Mention lobelia to me, and it would conjure up humdrum municipal bedding displays or neat but rather twee windowboxes and hanging baskets, usually fixed to shops and pubs. By this time the conversation, and my thoughts, would already have moved on.
Until last summer, when we stumbled upon the trials of lobelia, Lobelia erinus, on a visit to RHS Wisley. As we descended the wide brick steps to the trials field, our eyes were drawn to the vivid range of blues, dotted with white and pink, on the horizon.
February’s issue of The Garden contains an interesting article on these lobelia trials, which reminded me of the stack of photographs on my computer from our trip to RHS Wisley last July, which I have yet to organise and write about.
It was hard not to be impressed by the stunning display of colours, in baskets and containers, each planted with seven plants in a peat free growing medium while their performance was assessed. On this single day of our visit, all the specimens looked free-flowering and voluminous. I was interested to read that from a mix of plants raised from cuttings or seed, at the end of September the five plants which received an AGM were all raised from cuttings.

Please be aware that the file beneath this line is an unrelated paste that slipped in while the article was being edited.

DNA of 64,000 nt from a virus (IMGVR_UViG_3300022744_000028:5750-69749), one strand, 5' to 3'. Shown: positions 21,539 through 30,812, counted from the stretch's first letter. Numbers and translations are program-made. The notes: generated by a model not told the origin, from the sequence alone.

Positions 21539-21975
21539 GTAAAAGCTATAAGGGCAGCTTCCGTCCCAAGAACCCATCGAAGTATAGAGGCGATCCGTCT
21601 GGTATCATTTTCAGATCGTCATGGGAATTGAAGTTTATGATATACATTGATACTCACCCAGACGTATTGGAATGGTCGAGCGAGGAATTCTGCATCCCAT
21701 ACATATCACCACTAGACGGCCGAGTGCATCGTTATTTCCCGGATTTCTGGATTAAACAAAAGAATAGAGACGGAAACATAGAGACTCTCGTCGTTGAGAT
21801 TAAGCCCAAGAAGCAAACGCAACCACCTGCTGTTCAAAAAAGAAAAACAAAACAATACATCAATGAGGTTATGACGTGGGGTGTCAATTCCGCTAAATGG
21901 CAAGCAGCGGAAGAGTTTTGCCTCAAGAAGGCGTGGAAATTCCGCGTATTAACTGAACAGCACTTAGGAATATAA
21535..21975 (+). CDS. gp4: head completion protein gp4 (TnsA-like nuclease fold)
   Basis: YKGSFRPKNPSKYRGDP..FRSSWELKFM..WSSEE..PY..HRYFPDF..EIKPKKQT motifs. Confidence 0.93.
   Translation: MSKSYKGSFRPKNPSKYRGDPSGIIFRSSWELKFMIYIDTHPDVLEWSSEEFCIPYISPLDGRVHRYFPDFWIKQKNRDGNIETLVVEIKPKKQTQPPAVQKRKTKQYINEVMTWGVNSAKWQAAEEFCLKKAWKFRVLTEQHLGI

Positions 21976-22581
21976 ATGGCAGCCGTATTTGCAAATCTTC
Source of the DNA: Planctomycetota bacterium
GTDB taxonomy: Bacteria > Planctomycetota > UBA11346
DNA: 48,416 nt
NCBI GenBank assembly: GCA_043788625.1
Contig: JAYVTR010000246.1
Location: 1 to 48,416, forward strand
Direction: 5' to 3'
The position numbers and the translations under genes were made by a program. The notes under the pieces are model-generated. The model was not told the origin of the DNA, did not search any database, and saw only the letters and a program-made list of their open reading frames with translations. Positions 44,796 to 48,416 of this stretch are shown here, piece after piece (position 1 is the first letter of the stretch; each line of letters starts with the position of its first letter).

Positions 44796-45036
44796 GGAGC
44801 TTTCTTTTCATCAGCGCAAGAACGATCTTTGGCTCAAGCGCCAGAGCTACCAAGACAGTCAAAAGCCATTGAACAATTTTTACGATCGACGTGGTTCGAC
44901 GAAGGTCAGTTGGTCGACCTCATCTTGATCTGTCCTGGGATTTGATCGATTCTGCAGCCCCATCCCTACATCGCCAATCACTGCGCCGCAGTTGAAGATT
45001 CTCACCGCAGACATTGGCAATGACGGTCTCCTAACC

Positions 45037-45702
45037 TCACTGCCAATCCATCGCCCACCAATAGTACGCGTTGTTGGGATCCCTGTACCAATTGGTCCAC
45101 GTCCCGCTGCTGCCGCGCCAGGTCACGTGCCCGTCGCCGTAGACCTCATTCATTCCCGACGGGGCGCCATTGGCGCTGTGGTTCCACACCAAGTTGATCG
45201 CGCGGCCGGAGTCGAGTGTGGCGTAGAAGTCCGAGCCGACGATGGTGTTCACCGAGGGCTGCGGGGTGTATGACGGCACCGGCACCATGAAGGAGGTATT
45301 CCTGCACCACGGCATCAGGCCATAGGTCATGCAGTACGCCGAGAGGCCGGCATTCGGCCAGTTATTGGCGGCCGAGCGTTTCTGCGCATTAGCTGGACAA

Along with the results of the trials, the difference in performance between seed and cutting-raised lobelias is discussed in the article, and makes an interesting read. There are pictures of a few more modern planting combinations, which have potential. Looking back at my photos now, these plants seem to sing of summer, and I wonder whether it is perhaps time for a rethink; whether we can yet find a place in our garden, and our hearts, for these rather splendid bursts of colour.